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abstract = "Background/Aims: Controversy surrounding the efficacy of corticosteroids in severe alcoholic hepatitis (AH) persists. The aims of our study were: (a) to analyze individual data of patients with severe AH discriminant function (DF) ≥32 from the last three randomized controlled trials; and (b) to identify the independent prognostic factors associated with short-term survival. Methods: Individual data were collected from the three principal investigators. Survival analysis was performed at 28 days using the Kaplan-Meier method and log-rank test. The independent prognostic values were assessed by the proportional hazards regression model. Results: About 102 placebo and 113 corticosteroid patients with DF ≥ 32 were analyzed. At 28 days, corticosteroid patients had significantly higher survival: 84.6 ± 3.4{\%} vs. 65.1 ± 4.8{\%}, P = 0.001. In univariate analysis, corticosteroid treatment, age, DF, albumin, creatinine and encephalopathy were prognostic factors. In multivariate analysis, age (P = 0.0001), serum creatinine (P < 0.002) and corticosteroid treatment (P = 0.002) were independent prognostic variables. A more dramatic decrease of median serum bilirubin values (μmol/1) was observed at 7 and 14 days in corticosteroid patients (P < 0.05): -76.5 vs. -35 and -105 vs. -45. Conclusions: Corticosteroids improved short-term survival of patients with severe AH. Age and serum creatinine are independent prognostic factors. Corticosteroids are recommended for patients with severe AH.",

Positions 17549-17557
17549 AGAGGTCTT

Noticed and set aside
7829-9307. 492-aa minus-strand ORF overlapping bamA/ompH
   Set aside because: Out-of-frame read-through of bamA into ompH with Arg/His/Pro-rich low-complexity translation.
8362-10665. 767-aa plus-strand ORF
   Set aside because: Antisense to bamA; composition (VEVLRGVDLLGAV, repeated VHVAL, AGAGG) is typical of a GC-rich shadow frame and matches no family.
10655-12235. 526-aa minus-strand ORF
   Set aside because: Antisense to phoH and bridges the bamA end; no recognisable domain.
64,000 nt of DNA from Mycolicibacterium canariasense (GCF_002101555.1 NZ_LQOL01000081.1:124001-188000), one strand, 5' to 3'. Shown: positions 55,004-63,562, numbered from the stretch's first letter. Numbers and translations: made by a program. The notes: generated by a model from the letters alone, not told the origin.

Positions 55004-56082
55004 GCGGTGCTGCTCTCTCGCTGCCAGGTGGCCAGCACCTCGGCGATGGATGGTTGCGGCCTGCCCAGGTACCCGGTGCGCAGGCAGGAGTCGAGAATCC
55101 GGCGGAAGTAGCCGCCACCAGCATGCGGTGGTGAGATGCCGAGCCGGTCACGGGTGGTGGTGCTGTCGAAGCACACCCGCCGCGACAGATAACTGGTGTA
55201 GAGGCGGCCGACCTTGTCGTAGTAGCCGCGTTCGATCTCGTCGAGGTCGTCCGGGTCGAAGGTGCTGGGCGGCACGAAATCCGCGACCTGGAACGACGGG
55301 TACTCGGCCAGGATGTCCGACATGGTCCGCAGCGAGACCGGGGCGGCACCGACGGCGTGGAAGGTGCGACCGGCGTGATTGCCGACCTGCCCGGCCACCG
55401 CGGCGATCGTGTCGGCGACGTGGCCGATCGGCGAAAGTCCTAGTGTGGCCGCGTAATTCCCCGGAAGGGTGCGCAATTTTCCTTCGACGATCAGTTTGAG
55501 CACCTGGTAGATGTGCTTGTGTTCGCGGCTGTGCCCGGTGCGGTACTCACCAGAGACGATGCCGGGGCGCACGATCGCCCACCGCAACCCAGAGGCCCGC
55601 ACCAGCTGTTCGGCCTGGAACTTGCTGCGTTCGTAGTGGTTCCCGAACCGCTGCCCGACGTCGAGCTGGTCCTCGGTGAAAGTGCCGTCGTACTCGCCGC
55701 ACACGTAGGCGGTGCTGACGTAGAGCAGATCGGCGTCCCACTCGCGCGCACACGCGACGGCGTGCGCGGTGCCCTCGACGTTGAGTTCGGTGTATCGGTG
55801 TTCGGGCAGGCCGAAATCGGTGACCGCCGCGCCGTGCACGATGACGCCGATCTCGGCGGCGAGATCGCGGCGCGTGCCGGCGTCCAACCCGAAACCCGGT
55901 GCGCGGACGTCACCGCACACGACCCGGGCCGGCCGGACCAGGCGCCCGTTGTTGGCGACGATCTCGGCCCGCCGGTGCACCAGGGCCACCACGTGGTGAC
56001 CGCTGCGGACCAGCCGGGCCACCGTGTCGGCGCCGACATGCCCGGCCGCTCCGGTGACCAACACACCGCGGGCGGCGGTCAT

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T2 - Individual data analysis of the last three randomized placebo controlled double blind trials of corticosteroids in severe AH

AU - Mathurin, Philippe

AU - Mendenhall, Charles L.

AU - Carithers, Robert L.

AU - Ramond, Marie Jose

AU - Maddrey, Willis C.

AU - Garstide, Peter

AU - Rueff, Bernard

AU - Naveau, Sylvie

AU - Chaput, Jean Claude

AU - Poynard, Thierry